In response to the worldwide diabetes epidemic, many countries are focusing healthcare efforts in order to improve evidence-based diabetes prevention and treatments. In 2015, the United States Preventive Services Task Force (USPSTF), an independent group of clinical experts whose work is supported by the U.S. government, issued a new recommendation to screen adults aged 40-70 years old who are overweight or obese for dysglycemia (a term used to describe those with either diabetes or prediabetes). In a study published in PLOS Medicine, as part of the Preventing Diabetes special issue which is Guest Edited by Professors Nick Wareham and William Herman, Matthew O'Brien (Northwestern University, USA) and colleagues present the results of their cohort analysis to determine the effectiveness of this screening program. Surprisingly, they show that this approach may only detect half of adults with undiagnosed dysglycemia; worryingly, this detection rate drops for racial or and ethnic minorities, compared to whites.
The authors conducted a retrospective analysis of electronic health records for 50,515 adult patients receiving primary care in 6 large community health centres in the Midwest and Southwest. Only 12,679 of the patients actually fulfilled the USPSTF criteria for screening. The authors show that of the 29,946 patients who completed a screening test within the three-year follow up period, 8,478 developed dysglycemia. Only 45% of these patients with dysglycemia would have been identified by the new USPSTF criteria. In addition, dysglycemia is less likely to be identified in minority patients. Among those who developed dysglycemia, the screening criteria detected 54.5% of whites, compared to 50.3% of Blacks and 37.7% of Hispanic/Latino patients. This difference reflects that more patients within these groups develop dysglycemia at a normal weight or aged under 40, relative to whites.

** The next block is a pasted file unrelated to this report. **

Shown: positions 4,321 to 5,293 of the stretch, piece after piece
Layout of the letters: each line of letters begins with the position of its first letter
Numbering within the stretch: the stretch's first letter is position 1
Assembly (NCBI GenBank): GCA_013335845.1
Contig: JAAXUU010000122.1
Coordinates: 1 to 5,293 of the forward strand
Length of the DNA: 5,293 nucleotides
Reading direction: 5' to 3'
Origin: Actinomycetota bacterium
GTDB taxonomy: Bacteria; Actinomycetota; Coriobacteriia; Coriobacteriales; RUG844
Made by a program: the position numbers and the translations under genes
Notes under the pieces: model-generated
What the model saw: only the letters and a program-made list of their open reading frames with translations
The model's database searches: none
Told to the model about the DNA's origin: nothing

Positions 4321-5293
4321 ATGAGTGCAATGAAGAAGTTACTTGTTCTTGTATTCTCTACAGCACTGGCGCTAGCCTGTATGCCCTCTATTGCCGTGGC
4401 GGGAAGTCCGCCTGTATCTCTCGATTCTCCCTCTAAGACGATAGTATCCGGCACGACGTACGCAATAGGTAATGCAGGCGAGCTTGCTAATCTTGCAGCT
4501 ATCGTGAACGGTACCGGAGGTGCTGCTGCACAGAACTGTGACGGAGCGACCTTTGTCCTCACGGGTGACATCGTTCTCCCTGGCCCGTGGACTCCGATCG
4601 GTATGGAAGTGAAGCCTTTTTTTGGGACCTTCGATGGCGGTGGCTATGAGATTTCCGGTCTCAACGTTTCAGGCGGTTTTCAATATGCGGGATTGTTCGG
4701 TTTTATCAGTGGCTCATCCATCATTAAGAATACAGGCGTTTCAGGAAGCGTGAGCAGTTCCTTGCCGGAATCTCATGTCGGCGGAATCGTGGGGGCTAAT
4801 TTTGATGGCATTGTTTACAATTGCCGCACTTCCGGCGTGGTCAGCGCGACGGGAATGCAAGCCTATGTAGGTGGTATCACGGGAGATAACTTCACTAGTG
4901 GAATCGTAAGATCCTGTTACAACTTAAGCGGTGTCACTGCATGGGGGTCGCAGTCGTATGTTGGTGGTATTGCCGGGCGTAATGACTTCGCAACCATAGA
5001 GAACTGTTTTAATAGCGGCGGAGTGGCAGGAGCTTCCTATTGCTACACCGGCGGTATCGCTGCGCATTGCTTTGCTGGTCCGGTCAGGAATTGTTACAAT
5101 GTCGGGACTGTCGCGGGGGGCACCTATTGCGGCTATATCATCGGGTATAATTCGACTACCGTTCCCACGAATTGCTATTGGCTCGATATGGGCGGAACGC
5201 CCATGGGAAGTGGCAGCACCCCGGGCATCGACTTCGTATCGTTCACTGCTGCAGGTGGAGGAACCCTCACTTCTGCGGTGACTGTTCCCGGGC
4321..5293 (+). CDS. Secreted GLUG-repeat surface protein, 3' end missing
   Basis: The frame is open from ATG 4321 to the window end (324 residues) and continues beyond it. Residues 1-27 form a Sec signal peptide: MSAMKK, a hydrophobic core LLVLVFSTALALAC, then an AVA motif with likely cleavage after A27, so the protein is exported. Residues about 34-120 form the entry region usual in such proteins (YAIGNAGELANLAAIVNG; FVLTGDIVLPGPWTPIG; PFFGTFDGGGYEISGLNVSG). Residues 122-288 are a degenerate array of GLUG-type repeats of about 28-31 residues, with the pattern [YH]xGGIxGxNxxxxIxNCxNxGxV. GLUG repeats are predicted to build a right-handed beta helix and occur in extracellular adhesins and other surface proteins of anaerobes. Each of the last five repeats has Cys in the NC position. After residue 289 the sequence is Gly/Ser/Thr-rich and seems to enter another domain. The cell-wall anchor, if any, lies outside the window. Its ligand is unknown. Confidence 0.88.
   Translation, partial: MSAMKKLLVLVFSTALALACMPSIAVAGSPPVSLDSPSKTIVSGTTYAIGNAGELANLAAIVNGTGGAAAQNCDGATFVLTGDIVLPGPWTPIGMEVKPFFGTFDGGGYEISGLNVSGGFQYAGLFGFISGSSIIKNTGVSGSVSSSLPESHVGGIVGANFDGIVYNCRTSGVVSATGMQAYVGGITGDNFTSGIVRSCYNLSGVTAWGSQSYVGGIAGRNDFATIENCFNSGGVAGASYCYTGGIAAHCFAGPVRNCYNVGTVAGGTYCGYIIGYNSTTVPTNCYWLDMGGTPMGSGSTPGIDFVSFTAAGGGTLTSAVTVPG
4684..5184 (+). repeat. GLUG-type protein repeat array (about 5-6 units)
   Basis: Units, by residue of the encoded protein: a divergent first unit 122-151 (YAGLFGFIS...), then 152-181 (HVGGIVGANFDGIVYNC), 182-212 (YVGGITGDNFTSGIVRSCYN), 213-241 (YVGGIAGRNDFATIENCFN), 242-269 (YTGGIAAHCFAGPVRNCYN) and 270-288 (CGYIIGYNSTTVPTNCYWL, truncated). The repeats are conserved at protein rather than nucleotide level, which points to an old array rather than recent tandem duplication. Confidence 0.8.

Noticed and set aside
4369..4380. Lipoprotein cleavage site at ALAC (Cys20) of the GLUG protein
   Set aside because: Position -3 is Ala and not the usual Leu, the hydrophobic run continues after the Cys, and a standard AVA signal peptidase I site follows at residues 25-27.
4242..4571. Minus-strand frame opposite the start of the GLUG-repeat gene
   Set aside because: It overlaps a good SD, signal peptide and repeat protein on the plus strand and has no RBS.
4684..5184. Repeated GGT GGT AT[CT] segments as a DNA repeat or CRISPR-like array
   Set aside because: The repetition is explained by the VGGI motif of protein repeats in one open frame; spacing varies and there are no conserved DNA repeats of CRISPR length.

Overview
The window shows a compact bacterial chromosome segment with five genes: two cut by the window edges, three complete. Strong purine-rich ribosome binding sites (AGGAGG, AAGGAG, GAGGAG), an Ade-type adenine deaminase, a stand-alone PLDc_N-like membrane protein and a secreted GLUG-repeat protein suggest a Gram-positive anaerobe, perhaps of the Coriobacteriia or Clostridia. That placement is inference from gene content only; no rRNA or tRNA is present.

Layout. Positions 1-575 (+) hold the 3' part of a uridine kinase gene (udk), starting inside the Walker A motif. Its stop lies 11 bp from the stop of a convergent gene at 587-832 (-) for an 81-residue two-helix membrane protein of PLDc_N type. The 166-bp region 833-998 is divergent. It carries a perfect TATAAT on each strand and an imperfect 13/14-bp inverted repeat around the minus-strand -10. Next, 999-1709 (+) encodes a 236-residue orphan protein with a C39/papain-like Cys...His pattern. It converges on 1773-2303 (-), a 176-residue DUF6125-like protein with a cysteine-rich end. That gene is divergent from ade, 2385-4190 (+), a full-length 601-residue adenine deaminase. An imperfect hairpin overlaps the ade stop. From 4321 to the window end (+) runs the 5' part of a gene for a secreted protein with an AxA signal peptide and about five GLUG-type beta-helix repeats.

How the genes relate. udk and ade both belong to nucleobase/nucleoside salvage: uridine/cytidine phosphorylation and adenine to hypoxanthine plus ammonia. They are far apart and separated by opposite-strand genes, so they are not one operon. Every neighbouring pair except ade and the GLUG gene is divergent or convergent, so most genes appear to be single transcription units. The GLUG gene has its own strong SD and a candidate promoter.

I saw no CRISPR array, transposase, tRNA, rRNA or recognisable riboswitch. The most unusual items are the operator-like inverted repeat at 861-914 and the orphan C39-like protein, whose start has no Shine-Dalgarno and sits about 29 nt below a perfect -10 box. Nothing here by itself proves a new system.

By reporting on the limited effectiveness of this screening program, this study raises concerns about the program's broad utility, particularly among racial and ethnic minority groups. Primary care providers may need to consider screening minority patients who are younger than 40 years old and have a normal weight. There may be economic consequences as health insurance providers may decide not to fund screening outside of this USPSTF recommendation, which could pass the full cost of testing onto patients.
We acknowledge the funders of this study: the National Institute of Diabetes and Digestive and Kidney Diseases, National Institutes of Health (K23DK095981; http://www.
The authors have declared that no competing interests exist.
O'Brien MJ, Lee JY, Carnethon MR, Ackermann RT, Vargas MC, Hamilton A, et al. (2016) Detecting Dysglycemia Using the 2015 United States Preventive Services Task Force Screening Criteria: A Cohort Analysis of Community Health Center Patients. PLoS Med 13(7): e1002074. doi:10.1371/journal.pmed.1002074
Division of General Internal Medicine and Geriatrics, Northwestern University Feinberg School of Medicine, Chicago, Illinois, United States of America
Center for Community Health, Institute for Public Health and Medicine, Northwestern University Feinberg School of Medicine, Chicago, Illinois, United States of America
Department of Preventive Medicine, Northwestern University Feinberg School of Medicine, Chicago, Illinois, United States of America
Alliance of Chicago Community Health Services, L3C, Chicago, Illinois, United States of America
Erie Family Health Center, Chicago, Illinois, United States of America
Department of Pediatrics, Northwestern University Feinberg School of Medicine, Chicago, Illinois, United States of America
Robert H. Lurie Comprehensive Cancer Center, Northwestern University, Chicago, Illinois, United States of America
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